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Scheie Residents Group Photo
Scheie residency graduation 2017. Left to right: Stephen Orlin, MD, Daniel Sarezky, MD (res ‘17), Christiana Munroe, MD (res ’17), Marisa Lau, MD (res ’17), Paul Tapino, MD, Nicole Fuerst, MD (res ’17), Michael Sulewski, MD, Katherine Uyhazi, MD (res ’17), and Scheie Educational Programs Director John Dempsey
By Emma Wells

Scheie Vision Annual Report 2017

In the past several years, Scheie’s Ophthalmology Residency Program has significantly increased surgical volume for residents, while continuing to foster quality mentorship and teaching.  

Dr. Paul J. Tapino, the Director of the Ophthalmology Residency Program and an Associate Professor of Clinical Ophthalmology, explained that the addition of an extra operating room in the Philadelphia Veterans Administration Medical Center (VAMC) has contributed to increased surgical volumes. “We were able to secure an extra operating room at the VA at least one day of the week,” said Dr. Tapino. “That opened up the opportunities.” 
The extra operating room allowed for the addition of a second rotation for surgical senior residents. Dr. Tapino then worked with faculty members to reorganize the resident curriculum to accommodate the additional rotations. 
There have been several other changes in the residency program that have bolstered the surgical learning experience for residents. Four years ago, the residency program acquired a surgical simulator, which trains residents in microsurgery and hand-eye coordination. 
Associate Professor of Ophthalmology Dr. Stephen Orlin added that residents have had exposure to using a new state-of-the-art laser housed at the VA Medical Center. The residency program also recently revitalized their wet lab, where residents practice suturing techniques and incisions on cadaver, animal, and synthetic eyes. 
“Oftentimes the primary thing they want to get out of the residency, besides being in a top-notch academic program, is to have lots of practical hands-on experience,” said Dr. Orlin.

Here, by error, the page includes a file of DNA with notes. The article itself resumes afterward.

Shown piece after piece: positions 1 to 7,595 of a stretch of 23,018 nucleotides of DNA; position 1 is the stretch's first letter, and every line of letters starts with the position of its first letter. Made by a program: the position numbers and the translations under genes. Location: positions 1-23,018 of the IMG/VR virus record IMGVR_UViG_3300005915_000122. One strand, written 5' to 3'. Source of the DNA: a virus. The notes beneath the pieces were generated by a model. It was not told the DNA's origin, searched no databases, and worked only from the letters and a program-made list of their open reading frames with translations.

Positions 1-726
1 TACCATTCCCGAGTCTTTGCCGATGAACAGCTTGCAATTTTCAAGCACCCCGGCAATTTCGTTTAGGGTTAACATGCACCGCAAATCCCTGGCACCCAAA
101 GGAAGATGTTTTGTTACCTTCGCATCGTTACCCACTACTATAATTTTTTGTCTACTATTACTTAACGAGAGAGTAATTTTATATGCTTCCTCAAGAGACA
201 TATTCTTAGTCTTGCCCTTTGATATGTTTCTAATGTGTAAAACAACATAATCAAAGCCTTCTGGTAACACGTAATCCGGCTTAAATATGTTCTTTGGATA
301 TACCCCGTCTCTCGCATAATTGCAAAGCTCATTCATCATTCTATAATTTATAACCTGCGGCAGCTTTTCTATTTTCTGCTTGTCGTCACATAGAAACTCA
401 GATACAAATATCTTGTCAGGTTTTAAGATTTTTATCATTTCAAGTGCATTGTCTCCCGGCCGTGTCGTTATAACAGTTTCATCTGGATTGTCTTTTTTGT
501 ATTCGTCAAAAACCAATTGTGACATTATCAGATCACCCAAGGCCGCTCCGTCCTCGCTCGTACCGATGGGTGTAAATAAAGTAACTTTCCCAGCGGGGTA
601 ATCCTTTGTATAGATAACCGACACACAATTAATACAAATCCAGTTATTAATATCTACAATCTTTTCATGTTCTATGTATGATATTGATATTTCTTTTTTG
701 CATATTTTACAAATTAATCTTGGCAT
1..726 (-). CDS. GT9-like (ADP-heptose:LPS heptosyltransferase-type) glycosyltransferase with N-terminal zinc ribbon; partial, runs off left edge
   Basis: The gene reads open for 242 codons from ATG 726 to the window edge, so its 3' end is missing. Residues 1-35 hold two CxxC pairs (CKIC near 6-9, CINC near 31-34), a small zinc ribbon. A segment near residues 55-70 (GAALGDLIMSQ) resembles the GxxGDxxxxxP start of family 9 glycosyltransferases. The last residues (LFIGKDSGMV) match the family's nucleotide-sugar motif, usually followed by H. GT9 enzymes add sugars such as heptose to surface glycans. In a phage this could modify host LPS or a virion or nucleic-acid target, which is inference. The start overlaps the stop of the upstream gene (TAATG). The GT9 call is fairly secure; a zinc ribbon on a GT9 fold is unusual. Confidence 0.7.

During their three years in the Ophthalmology Residency Program at Scheie, residents progress from the general eye examination through sub-specialty work. By the third year, residents perform increasing amounts of microsurgery, particularly cataract surgery. Dr. Orlin and Dr. Michael Sulewski, Chief of Ophthalmology at the VA Medical Center, guide residents through surgeries, ensuring a safe and quality learning experience.  
“When we start training them, they do bits and pieces of cataracts, until we feel comfortable giving them more and more,” said Dr. Orlin. “Eventually they get to the point when they can do the whole case all on their own.” 
Dr. Tapino explained that the bulk of surgeries are done in the third year of residency, but he and Dr. Orlin are interested in integrating more surgical training in the first and second years as well. 
“When they come to third year, they should hit the ground running, having a number of cases under their belts,” said Dr. Orlin.  
Dr. Orlin cites the high class academics and plentiful research opportunities as factors distinguishing the Scheie residency program. Dr. Tapino agreed, and added that an entirely full-time faculty committed to resident education sets Scheie apart.  
“A priority of the faculty is resident education,” said Dr. Tapino. 
Dr. Tapino also remarked on the outstanding teamwork and camaraderie among the residents.  
“The residents all get along very well, and they’re very close,” said Dr. Tapino. “We try to foster an ‘I’ve-got-your-back’ mentality.” 
When ophthalmology residents graduate from Scheie, they then have the option of beginning to practice comprehensive ophthalmology or specializing further. Residents often apply to fellowships in sub-specialties such as cornea, glaucoma, retina, oculoplastics, pediatrics, and neuro-ophthalmology. Scheie residents have an outstanding track record for matching with highly competitive fellowship programs nationally. 
“All of our residents not only match into fellowships, but get their top choice, and if not their top choice, then their second choice,” said Dr. Tapino. “I think increasing the surgical experience makes them even more prepared for their surgical sub-specialties.” 
Scheie residents also generate prodigious amounts of research after graduation. Scheie’s Alumni Clinical Trial Percentile (the number of grants/trials per alumnus in the past 15 years) ranks in the top 1% nationwide. 
“Coming out of Scheie opens the door for them for their future academic and clinical careers,” said Dr. Orlin. 
The supportive environment, committed faculty, high quality academics, and intensive surgical training in Scheie’s residency program combine to produce highly skilled ophthalmologists who go on to perform cutting-edge research and provide exceptional patient care. 
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